Light-year

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Lightyear
Photograph of a lightyear.

A light year, or light-year, or lightyear, or lightyëar, or liteyear, or really-fucking-far, is an astronomic unit length created so scientists could express distances between stars and galaxies using less than twenty-five zeros. A light year is equal to the distance light covers over a year, which is 10 trillion kilometers.

The human brain has trouble processing numbers that high so here's a few examples of distances that equal one light year:

  • The distance between Christians and sanity
  • The distance between you and anything you desperately need
  • The cultural distance between Japan and the rest of the planet
  • How far that shoe-licking co-worker of yours is up your boss' ass.
  • The circumference of each of Teddy Roosevelt's balls.
  • The distance between you and your hopes and dreams.

edit History

Original Isaac newton
Sir Isaac Newton, who, despite being extremely intelligent, visibly didn't have good taste for wigs.

In the XVII century, scientists discussed whether or not light had infinite speed. It was up to Sir Isaac Newton, inventor of 80% of all Science, to tell these amateurs they were Wrong, as always. Here's the transcript, translated to Modern English, of a correspondence between him and rival John Hooke.


Dear Mr. Isaac Newton,

it pains me to waste such expensive ink and wear out such a fine feather on a letter to you, but I am bound by my obligations to Science to cooperate with my colleagues, however unbearably smug they may be. I have recently read your new book, Opticks, an experience with as much entertainment value as staring at a wall. However, of the words you used that aren't known only to dictionaries, I could gather some -- I'll admit -- promising ideas regarding the nature of light.

My own observations, based on those of your intellectual superior Mr. Johannes Kepler, lead me to believe light has infinite speed. These observations included experiments such as lighting a candle and trying to see light expanding to fill the room, but that happened instantaneously, therefore the conclusion is that light's speed is infinite.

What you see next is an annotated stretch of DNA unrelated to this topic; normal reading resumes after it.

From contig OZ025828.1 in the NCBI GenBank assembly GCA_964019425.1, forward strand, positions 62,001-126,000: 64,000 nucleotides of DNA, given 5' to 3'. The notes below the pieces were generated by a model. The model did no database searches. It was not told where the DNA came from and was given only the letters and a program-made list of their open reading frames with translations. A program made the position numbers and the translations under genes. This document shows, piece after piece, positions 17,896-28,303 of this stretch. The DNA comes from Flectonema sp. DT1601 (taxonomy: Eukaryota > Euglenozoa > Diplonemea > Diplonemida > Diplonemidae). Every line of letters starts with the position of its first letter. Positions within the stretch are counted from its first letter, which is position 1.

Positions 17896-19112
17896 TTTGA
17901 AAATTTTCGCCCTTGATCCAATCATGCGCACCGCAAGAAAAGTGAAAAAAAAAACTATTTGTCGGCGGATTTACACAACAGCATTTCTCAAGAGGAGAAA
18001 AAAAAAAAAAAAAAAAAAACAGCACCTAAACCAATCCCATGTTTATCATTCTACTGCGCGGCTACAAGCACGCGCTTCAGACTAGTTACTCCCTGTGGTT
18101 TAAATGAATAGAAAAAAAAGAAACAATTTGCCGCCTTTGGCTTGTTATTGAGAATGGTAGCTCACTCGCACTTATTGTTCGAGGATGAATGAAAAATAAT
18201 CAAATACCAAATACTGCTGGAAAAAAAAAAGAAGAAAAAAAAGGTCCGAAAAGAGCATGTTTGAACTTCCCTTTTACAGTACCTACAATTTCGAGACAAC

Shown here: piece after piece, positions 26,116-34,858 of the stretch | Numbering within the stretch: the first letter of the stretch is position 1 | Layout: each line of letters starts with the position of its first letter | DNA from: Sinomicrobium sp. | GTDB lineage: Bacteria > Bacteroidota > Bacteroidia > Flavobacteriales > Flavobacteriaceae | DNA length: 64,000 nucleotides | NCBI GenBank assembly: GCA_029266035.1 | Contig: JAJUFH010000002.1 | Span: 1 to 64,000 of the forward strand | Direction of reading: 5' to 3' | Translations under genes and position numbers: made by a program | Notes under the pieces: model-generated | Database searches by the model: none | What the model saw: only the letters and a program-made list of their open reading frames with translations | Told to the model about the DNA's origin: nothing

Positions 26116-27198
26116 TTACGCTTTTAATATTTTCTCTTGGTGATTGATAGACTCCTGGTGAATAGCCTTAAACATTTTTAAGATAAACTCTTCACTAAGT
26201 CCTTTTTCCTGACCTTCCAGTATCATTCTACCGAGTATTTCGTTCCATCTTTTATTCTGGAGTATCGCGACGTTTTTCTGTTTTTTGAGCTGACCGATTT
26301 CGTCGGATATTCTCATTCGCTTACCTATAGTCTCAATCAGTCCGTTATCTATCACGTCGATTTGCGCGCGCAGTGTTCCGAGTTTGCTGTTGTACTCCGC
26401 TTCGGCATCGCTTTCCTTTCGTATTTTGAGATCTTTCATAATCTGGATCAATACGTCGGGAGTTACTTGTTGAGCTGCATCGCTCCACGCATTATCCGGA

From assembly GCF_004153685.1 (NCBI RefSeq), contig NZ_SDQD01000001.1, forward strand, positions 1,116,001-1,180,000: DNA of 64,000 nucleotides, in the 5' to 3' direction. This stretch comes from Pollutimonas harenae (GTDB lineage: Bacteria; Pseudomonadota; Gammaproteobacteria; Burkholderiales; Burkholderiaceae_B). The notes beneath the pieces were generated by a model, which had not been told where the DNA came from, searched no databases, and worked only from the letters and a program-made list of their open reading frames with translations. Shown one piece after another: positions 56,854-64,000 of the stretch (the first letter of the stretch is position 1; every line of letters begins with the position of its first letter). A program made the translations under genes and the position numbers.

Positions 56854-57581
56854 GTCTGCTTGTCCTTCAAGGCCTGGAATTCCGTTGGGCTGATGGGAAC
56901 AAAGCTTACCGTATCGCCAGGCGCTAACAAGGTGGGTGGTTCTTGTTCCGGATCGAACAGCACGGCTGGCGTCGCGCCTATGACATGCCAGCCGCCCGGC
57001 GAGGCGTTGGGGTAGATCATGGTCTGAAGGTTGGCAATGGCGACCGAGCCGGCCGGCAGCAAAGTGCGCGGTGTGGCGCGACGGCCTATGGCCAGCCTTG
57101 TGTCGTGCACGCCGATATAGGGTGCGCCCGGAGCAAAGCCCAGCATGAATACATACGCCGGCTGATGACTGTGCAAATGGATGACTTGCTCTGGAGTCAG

Some times things are just that simple, Mr. Newton.

Respectfully,

John Hooke.


And Newton's response:


Hooke, you arsehole,

it pains me to devote even a second of thought to how much I hate you, so writing you a letter is slightly more unpleasant than pouring boiling oil on my balls. Still, I have to agree with you on my obligations to Science, but not on you being my colleague, for I happen to be a scientist.

But I'm somewhat touched that you took time from stealing ideas off real scientists to ask Daddy Newton for some advice. Sadly, I am unable to build upon your observations because they are unsurprisingly wrong. I am fairly certain that Mr. Kepler, a brilliant scientist regardless of a few mistakes, arrived at his conclusions with methods significantly more complex than trying to follow light with his eyes.

For you see, Hooke, even though your eyes are remarkably agile -- especially when looking for other people's work to claim as your own -- light is too fast to be followed by them, or any human eye. Light is not infinite, it's just really fucking fast.

Some times, things are just that simple to simple-minded people such as yourself, you arse-licking cunt.

Hatefully,

Isaac Newton.


Scientists decided to back the guy who discovered Gravity, and after the speed of light was properly measured, they tried to think of a really cool name for the distance light covers in a year. Some guy suggested "Parsec" and was promptly laughed at.

The measurement went unnamed until the scientists just said "fuck it" and named it after a Toy Story character. Realizing they needed even bigger distance measurements, they decided to use that Parsec thing because at this point they were all drunk.

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